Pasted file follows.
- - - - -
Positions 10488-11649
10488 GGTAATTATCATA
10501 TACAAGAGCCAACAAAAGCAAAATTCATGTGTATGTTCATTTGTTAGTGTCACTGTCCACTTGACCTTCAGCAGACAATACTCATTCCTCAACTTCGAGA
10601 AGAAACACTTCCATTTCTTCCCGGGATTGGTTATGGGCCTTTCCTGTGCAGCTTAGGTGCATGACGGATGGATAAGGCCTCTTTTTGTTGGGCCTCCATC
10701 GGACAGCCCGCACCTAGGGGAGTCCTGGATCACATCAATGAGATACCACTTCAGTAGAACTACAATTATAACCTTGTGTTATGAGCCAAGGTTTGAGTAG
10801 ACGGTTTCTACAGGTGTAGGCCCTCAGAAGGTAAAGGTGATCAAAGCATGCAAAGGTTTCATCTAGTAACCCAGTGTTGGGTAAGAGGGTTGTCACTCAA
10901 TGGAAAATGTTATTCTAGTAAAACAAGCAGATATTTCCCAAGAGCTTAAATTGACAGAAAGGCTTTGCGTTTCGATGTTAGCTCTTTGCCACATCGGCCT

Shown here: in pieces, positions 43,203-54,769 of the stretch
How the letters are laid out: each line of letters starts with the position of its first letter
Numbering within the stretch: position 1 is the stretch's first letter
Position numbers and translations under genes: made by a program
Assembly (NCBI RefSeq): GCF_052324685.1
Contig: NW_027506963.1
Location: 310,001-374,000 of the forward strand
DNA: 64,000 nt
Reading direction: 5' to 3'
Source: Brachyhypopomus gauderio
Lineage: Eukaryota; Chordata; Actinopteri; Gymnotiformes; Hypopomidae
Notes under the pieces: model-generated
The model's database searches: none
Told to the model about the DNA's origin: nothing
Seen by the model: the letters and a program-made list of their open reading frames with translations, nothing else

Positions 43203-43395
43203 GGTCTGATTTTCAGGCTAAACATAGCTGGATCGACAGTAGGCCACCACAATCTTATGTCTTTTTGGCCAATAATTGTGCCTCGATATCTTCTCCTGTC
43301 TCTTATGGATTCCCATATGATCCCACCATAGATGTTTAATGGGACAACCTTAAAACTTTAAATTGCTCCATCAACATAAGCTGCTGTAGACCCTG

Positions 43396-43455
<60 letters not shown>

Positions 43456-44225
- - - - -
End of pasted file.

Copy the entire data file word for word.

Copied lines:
Positions 10488-11649
10488 GGTAATTATCATA
10501 TACAAGAGCCAACAAAAGCAAAATTCATGTGTATGTTCATTTGTTAGTGTCACTGTCCACTTGACCTTCAGCAGACAATACTCATTCCTCAACTTCGAGA
10601 AGAAACACTTCCATTTCTTCCCGGGATTGGTTATGGGCCTTTCCTGTGCAGCTTAGGTGCATGACGGATGGATAAGGCCTCTTTTTGTTGGGCCTCCATC
10701 GGACAGCCCGCACCTAGGGGAGTCCTGGATCACATCAATGAGATACCACTTCAGTAGAACTACAATTATAACCTTGTGTTATGAGCCAAGGTTTGAGTAG
10801 ACGGTTTCTACAGGTGTAGGCCCTCAGAAGGTAAAGGTGATCAAAGCATGCAAAGGTTTCATCTAGTAACCCAGTGTTGGGTAAGAGGGTTGTCACTCAA
10901 TGGAAAATGTTATTCTAGTAAAACAAGCAGATATTTCCCAAGAGCTTAAATTGACAGAAAGGCTTTGCGTTTCGATGTTAGCTCTTTGCCACATCGGCCT

Shown here: in pieces, positions 43,203-54,769 of the stretch
How the letters are laid out: each line of letters starts with the position of its first letter
Numbering within the stretch: position 1 is the stretch's first letter
Position numbers and translations under genes: made by a program
Assembly (NCBI RefSeq): GCF_052324685.1
Contig: NW_027506963.1
Location: 310,001-374,000 of the forward strand
DNA: 64,000 nt
Reading direction: 5' to 3'
Source: Brachyhypopomus gauderio
Lineage: Eukaryota; Chordata; Actinopteri; Gymnotiformes; Hypopomidae
Notes under the pieces: model-generated
The model's database searches: none
Told to the model about the DNA's origin: nothing
Seen by the model: the letters and a program-made list of their open reading frames with translations, nothing else

Positions 43203-43395
43203 GGTCTGATTTTCAGGCTAAACATAGCTGGATCGACAGTAGGCCACCACAATCTTATGTCTTTTTGGCCAATAATTGTGCCTCGATATCTTCTCCTGTC
43301 TCTTATGGATTCCCATATGATCCCACCATAGATGTTTAATGGGACAACCTTAAAACTTTAAATTGCTCCATCAACATAAGCTGCTGTAGACCCTG

Positions 43396-43455
<60 letters not shown>

Positions 43456-44225